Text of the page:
105 TABLE OF EXCHANGEABLE LOADS (TEL)
ALGEBRAIC APPROACH The excess capacity of the process MSA should be reduced by lowering the flowrate. The new flowrate is calculated as follows: m3/s Another TEL should be constructed after removing the excess capacity of the MSA. On the revised cascade diagram the location at which the residual mass was the most negative should be zero. It corresponds to the pinch point. PINCH POINT

106 Since the graphical approach, we saw that the pollutant could be removed just by using one MSA, so there is no need of a network. This problem has some different solutions that could be taken depending on how much we want to spend. The following figure is one solution, in which some material balance should be done in order to give the right flowrate to each absorber. R1 R2 R3 117 m3/s 3.08e-5 kmol/m3 465.8 m3/s 1.19e-5 kmol/m3 0.44 m3/s 8.20e-5 kmol/m3 2.1e-7kmol/m3 m3/s 0.320 kmol/m3 1.56e-4 m3/s 0.547 kmol/m3 Absorber 1 2 3 White Liquor

107 R1 R2 R3 117 m3/s 3.08e-5 kmol/m3 465.8 m3/s 1.19e-5 kmol/m3 0.44 m3/s 8.20e-5 kmol/m3 m3/s 2.1e-7 kmol/m3 m3/s 0.32 kmol/m3 3.10 kmol/m3 Another way of achieve this task is the following, in which the rich streams are for final disposal and can be mixed and treated as one stream, also, his arrange is more desirable in terms of costs because just one unit is needed. Absorber White Liquor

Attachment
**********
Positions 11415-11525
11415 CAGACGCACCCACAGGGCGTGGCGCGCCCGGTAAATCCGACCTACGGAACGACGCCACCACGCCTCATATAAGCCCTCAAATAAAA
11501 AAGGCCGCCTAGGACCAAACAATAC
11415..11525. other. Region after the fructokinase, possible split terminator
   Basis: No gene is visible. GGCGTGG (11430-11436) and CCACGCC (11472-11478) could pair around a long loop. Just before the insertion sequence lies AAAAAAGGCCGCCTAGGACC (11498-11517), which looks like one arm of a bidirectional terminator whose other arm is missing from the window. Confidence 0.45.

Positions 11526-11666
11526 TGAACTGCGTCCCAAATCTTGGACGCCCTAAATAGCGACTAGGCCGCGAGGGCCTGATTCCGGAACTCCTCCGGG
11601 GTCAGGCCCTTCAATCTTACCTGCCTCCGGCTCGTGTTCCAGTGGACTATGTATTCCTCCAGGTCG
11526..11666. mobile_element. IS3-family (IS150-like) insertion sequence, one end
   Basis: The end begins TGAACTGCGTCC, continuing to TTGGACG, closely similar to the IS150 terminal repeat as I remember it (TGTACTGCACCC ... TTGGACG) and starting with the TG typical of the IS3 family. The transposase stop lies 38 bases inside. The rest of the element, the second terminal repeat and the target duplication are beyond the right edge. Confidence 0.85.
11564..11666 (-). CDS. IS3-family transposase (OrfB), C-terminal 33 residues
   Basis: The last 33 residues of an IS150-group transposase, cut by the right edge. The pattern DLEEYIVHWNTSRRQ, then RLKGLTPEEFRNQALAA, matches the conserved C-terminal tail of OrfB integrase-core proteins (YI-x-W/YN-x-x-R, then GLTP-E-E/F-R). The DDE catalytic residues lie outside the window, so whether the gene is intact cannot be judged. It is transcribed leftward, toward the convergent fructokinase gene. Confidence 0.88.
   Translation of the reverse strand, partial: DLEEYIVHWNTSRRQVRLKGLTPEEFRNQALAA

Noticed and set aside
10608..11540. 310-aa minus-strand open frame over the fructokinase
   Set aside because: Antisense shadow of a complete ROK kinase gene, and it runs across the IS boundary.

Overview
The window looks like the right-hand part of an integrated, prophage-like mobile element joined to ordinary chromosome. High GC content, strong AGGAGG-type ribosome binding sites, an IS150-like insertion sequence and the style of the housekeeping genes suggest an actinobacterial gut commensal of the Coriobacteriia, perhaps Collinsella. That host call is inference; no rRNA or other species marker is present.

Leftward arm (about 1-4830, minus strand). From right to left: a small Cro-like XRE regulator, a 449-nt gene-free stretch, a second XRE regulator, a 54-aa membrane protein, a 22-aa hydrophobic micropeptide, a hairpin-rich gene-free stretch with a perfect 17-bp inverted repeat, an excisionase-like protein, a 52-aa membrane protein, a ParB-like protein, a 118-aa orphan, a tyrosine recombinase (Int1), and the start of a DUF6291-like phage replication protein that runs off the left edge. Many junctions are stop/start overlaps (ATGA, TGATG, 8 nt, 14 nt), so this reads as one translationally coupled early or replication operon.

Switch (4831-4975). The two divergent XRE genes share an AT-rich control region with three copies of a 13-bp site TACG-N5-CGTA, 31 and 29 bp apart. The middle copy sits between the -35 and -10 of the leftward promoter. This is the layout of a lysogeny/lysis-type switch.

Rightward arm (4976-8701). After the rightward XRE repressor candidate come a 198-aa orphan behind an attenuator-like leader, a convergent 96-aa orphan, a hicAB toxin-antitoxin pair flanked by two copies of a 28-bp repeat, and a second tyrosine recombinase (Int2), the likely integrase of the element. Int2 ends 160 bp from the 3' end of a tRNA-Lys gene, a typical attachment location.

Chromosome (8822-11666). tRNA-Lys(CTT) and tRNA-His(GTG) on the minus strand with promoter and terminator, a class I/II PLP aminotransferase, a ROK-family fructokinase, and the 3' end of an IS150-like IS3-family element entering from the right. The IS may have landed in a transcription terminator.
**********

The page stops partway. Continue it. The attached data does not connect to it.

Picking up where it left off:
108 PETROLEUM REFINERY WASTES
STUDY CASE 2 PETROLEUM REFINERY WASTES A major concern in refineries is the release of phenols, although described as this, the category may include a variety of similar chemical compounds among which are polyphenols, chlorophenols, and phenoxyacids. The concern is because of their toxicity to aquatic life and the high oxygen demand they sponsor in the streams that receive it. Phenols are toxic to fish and also they can cause taste and odor problems when present in potable water.

109 PROBLEM STATEMENT The next study case applies some of the skills of Process Integration to show the methodology once again and make it more understandable. This case was taken from El-Halwagi, M. “Pollution Prevention through Process Integration”, 1997. “The process generates two major sources of phenolic wastewater; one from the catalytic cracking unit and the other from the visbreaking system. Two technologies can be used to remove phenol from R1 and R2: solvent extraction using light gas oil S1 (a process MSA) and adsorption using activated carbon S2(an external MSA). A minimum allowable composition difference, εj, of 0.01 can be used for the two MSAs. By constructing a pinch diagram for the problem, find the minimum cost of MSAs needed to remove phenol from R1 and R2. How do you characterize the point at which both composite streams touch? Is it a true pinch point?” DATA Rich stream MSAs

110 Treating and Blending PROCESS DESCRIPTION